Carmen Rasmusen Herbert
Taking new ornaments out of the advent calendar and hanging them on the tree has become one of my boys' favorite evening activities.

This year for Christmas, my husband and I decided to try the “three gifts only” idea for our children.

In years past, we have been so frantic trying to get the best deals on toy after toy. We've also seen way too many of those toys get broken, lost or thrown in the thrift store donation bag months later.

The idea of three gifts comes from the Bible story of Christ’s birth, when the wise men brought gifts of frankincense, gold and myrrh to the Savior. If he received three, than that’s a good number for my children.

In the hustle and bustle of Black Friday and Cyber Monday deals, we somehow lose the entire purpose of Christmas: to celebrate the birth of Christ. Yes, giving gifts is a wonderful and meaningful way to show loved ones you care. But it is not what Christmas is about. (I sometimes have to remind myself that.)

While watching the "Today" show one morning, we heard Kathy Lee Gifford talk about the “three gift only” idea, saying, “The gifts are something you want, something you need and something you’ll read.”

I have to admit, limiting the number of presents for Santa to bring has really lifted a huge weight from my shoulders this year. We have been able to focus more on doing memorable things with our children such as decorating gingerbread houses, going for “sleigh rides” (horse rides with jingle bells on the carriage, since snow has been MIA this winter), choosing a Christmas tree and walking around Temple Square to see the beautiful lights.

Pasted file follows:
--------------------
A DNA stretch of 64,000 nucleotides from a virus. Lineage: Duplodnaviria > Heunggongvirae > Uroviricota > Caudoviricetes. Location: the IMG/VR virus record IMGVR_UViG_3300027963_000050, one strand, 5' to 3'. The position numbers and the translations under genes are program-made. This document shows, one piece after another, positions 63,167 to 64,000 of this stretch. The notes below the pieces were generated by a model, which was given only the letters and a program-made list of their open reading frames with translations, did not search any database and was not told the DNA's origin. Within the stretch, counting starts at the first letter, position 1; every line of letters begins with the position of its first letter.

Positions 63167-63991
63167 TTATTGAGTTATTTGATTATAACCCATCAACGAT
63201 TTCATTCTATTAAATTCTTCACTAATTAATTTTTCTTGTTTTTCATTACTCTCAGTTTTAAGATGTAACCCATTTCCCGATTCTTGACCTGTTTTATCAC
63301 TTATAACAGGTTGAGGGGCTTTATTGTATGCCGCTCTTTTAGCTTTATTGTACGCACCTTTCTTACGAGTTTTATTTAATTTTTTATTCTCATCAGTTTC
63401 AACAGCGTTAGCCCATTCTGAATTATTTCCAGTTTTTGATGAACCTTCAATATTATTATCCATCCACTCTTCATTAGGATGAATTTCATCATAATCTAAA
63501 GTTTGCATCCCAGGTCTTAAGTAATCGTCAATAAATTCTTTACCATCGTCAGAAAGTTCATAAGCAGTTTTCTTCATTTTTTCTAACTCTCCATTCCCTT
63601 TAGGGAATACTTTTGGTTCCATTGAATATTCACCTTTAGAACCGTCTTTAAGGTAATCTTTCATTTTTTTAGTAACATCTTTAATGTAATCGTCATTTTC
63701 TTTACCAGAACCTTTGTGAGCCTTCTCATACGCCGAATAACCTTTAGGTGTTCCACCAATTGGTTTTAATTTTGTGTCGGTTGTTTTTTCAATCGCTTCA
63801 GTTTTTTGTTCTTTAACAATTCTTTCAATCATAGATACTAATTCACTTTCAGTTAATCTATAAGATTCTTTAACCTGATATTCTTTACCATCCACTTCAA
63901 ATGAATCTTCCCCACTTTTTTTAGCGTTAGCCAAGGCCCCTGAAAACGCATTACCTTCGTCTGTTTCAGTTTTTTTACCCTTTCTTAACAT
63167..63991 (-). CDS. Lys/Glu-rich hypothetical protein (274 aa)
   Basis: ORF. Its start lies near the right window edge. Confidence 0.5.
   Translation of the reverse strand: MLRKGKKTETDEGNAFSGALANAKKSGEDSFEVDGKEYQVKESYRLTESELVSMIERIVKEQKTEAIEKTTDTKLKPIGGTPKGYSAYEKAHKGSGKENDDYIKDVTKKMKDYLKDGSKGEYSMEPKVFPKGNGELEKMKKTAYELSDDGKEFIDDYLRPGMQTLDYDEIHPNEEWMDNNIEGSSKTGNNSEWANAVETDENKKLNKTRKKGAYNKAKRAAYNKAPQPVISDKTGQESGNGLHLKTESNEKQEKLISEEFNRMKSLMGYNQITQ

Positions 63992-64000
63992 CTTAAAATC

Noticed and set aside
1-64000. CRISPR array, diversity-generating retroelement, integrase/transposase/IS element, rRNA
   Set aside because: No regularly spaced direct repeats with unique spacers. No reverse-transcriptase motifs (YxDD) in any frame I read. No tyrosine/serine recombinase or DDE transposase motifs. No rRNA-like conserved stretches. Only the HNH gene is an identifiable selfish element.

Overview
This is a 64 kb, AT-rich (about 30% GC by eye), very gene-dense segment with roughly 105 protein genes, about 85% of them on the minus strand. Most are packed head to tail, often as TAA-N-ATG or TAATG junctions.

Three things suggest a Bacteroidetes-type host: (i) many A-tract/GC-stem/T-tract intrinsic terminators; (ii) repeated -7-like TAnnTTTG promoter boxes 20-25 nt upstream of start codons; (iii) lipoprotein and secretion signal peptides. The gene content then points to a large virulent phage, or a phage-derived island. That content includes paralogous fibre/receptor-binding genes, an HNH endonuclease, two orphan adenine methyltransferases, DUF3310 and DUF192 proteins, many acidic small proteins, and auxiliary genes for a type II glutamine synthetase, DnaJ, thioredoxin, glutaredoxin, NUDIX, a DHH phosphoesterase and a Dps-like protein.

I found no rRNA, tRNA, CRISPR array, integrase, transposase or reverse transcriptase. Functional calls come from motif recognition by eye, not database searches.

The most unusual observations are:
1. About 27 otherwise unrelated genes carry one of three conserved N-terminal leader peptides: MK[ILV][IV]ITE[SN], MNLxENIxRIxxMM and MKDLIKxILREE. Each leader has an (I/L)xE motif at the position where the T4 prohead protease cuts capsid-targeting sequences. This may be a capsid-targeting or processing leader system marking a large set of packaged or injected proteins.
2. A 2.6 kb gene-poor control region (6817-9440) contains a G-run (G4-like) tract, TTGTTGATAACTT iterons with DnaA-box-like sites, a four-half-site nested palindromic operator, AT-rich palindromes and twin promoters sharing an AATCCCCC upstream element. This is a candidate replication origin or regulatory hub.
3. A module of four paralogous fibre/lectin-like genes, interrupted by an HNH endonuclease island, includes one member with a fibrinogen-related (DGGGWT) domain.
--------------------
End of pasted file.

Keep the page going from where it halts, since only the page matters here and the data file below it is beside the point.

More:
But one of my favorite things is a new tradition that was introduced to me by my sister.

A few weeks ago, she had all the girls over for a craft day at her house. On every chair was a little box with “25 Days of Christ” printed on the top. Inside the box were 25 ornaments, ready to be painted. We spent hours laughing and talking and creating these tiny little ornaments that looked like fish, feet, doves, shepherds, a candle and other symbols of Christ — lessons he taught, or miracles he performed.

My mom gave me a hanging advent calendar a few years ago, and in each little pouch I placed one of these new ornaments. Every night after the baby is asleep, we gather our two oldest boys by the fire. They excitedly pull out a new ornament to hang on a special mini-tree that sits on our coffee table. We look at the ornament, talk about its significance, read a scripture, look at a picture or watch a movie that goes along with what the ornament represents. It has brought such a sweet spirit into our home, and gives the boys a chance to learn a little more about what Christmas is really about and practice being reverent as they learn about Christ’s life.

Of all the exciting things we have done this Christmas season, this is the thing they have looked forward to the most.

I am grateful both for the magic and childhood wonder of Santa Claus and for the wonderful reality of Jesus Christ this time of year. If you want more information about the life of the Savior, visit lds.org or www.25daysofchrist.com for more ideas on how you can make your home Christ-centered this holiday season.

Carmen Rasmusen Herbert is a former "American Idol" contestant who writes about entertainment and family for the Deseret News.